Sciencegeek Fundamentals #2: In Which We Learn That the Alien Hypothesis is Worthy, Though Not Necessarily Valid.

by David Ng

Section No. 1 | 2 | 3 | 4 | 5


You see something interesting…

This little phrase is often the start of the scientific process. In that it all begins when someone, possibly you, has noticed something intriguing. This doesn’t mean that it has to be interesting to everyone – just as long as it’s interesting to someone. In fact, sometimes, the science will stop right there. In other words, the act of just “observing” might be good enough – think about how everyone would feel if you were the first to discover a certain kind of creature.

Still, most conventional views of science would assume that you’ve seen something curious enough to merit the question “why?” And it is in that inspired act of asking a question, where arguably the most important part of the scientific method takes form.

We are, of course, referring to the notion of the hypothesis: which according to the Oxford Dictionary is defined as:

“A supposition or proposed explanation made on the basis of limited evidence as a starting point for further investigation”

For us, in less eloquent terms, we say that this is the part where you try very hard to “think of a reason why.” Furthermore, when you do this, you inadvertently set the scene for the next stage of the method by defining how a person might “figure out ways to check your reason why.” To a scientist, this last phrase is a colloquial way of talking about experiments.

For fun, let’s explore these concepts by using an example. Here, we’ll focus on some interesting observations that were noted in China during the early 1980’s. Essentially, what folks observed was that there was a discernable decline in Chinese stork numbers [1]. As well, there was also a drop in fertility rates [2]. In other words, storks in China were disappearing and the Chinese appeared to be having less babies.

But why?

At one level, we might suppose that the two are not at all related.  It could simply be a correlation and nothing more. But for the purposes of our discussion, let us suppose that we are trying to surmise whether the two are ultimately connected – whether there was truly a causative element involved.

Here, some of the hypotheses might assume that there is a continuum involved, in that one of the observations is actually directly responsible for and logically leads to the other observation. For instance, if we play into the stork/baby mythology, where storks do indeed deliver babies, perhaps we can say that the decline in stork numbers was in turn causing the baby effect. Others, however, might ponder whether there is a more central reason for the two trends. In this case, we might talk about a hypothesis that suggests one prominent thing at play that is simultaneously responsible for both outcomes.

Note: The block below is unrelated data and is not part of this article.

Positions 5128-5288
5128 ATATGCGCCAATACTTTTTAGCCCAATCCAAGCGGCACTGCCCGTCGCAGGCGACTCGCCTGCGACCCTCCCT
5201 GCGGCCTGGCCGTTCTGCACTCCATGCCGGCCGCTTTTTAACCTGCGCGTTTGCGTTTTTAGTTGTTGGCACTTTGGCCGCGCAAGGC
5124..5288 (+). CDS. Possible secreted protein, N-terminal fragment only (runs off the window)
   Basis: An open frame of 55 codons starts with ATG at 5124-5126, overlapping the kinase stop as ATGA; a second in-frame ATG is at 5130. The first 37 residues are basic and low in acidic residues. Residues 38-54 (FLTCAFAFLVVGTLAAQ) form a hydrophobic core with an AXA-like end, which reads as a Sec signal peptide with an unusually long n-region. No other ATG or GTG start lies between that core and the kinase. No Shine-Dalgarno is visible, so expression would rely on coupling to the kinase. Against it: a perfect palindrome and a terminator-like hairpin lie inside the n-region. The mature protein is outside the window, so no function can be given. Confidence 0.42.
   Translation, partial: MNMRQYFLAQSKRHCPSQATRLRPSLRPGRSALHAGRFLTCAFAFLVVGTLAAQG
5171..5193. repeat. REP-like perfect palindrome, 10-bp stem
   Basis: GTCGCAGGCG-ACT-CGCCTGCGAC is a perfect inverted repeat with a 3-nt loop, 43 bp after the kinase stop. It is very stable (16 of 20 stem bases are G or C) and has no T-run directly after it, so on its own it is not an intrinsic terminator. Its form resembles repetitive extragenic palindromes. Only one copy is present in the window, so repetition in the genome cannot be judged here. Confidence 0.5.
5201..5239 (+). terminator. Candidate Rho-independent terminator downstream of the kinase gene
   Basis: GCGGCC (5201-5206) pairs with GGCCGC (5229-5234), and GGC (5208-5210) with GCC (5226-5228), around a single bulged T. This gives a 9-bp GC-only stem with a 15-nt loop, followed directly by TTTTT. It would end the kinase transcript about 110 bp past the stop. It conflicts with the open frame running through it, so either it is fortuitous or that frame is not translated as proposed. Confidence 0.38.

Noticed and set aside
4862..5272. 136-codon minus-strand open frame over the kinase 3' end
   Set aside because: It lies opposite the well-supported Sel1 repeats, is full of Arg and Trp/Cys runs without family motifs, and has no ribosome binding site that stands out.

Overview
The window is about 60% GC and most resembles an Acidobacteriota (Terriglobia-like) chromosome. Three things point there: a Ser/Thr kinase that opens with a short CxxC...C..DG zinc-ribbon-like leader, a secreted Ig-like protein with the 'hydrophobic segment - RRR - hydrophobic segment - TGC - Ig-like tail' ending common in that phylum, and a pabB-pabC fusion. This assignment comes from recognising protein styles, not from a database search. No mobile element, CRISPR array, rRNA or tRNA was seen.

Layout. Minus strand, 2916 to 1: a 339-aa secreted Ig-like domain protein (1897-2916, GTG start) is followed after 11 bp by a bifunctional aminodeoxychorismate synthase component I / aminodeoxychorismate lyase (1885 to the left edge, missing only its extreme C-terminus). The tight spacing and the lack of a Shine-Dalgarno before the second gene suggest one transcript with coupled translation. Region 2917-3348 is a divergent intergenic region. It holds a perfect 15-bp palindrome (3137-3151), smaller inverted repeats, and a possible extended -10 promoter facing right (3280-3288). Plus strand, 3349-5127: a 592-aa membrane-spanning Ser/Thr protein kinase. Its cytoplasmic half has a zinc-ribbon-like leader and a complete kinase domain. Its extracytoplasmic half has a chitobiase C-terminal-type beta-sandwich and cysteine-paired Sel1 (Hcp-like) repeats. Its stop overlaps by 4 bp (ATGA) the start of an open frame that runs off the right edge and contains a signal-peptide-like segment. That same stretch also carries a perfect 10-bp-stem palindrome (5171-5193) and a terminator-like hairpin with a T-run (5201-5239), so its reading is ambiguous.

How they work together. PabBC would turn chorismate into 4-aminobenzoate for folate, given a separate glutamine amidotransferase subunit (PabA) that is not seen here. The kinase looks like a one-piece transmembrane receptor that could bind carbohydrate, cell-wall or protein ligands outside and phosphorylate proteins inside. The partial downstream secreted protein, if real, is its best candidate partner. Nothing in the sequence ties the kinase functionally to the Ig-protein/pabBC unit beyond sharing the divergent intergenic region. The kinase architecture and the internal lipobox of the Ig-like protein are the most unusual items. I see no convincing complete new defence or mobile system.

Here, we can try to distinguish the two scenarios by looking at the evidence more closely. Does the stork decline happen before or after the baby decline? What exactly are the numbers associated with the declines? Important, because even with the drop taken into account, the actual numbers of storks might still be more than enough to cover the number of babies born. In any event, as you can see, a hypothesis can be quite nuanced and is really only a small step in a much longer path.

For amusement’s sake, let’s take this idea of nuance even further and look at the three potential hypotheses presented below [3]. Here, they all focus on a core reason (environment, economics, or aliens) that could explain our observations.

Looking at these flowcharts more carefully, you can see that when accessed logically, they all work. Even with the somewhat interesting inclusion of aliens, the fact remains that all three could be considered acceptable, worthy even. However, this is very different from a hypothesis being valid. Validity, which aims to make sure that what you say is indeed true, or at least true under every logical interpretation, is a much higher bar to meet. It is something that needs to be earned through the critical examination of evidence.

Now this is an especially important word, so we’ll once again invite the gravitas of the Oxford Dictionary to provide a definition:

Ground for belief; testimony or facts tending to prove or disprove any conclusion.

But such grounds can take several different forms, constituting strong or weak evidence.  If we focus on the alien claim in particular, evidence might look a little like this:

1. We found an alien! And we have proof!

Here, we have important evidence from the point of view of addressing one critical question: are aliens real? It is crucial because it could be said that this detail is a major stumbling block in the alien hypothesis. However, proof of the existence of aliens isn’t in of itself strong evidence to support the hypothesis. This is because it doesn’t address any of the specific ideas and mechanisms put forth to explain our stork and baby narrative. Ideally, you would want to see data that demonstrated the involvement of our said alien with either storks or babies – actually, you would like to see both.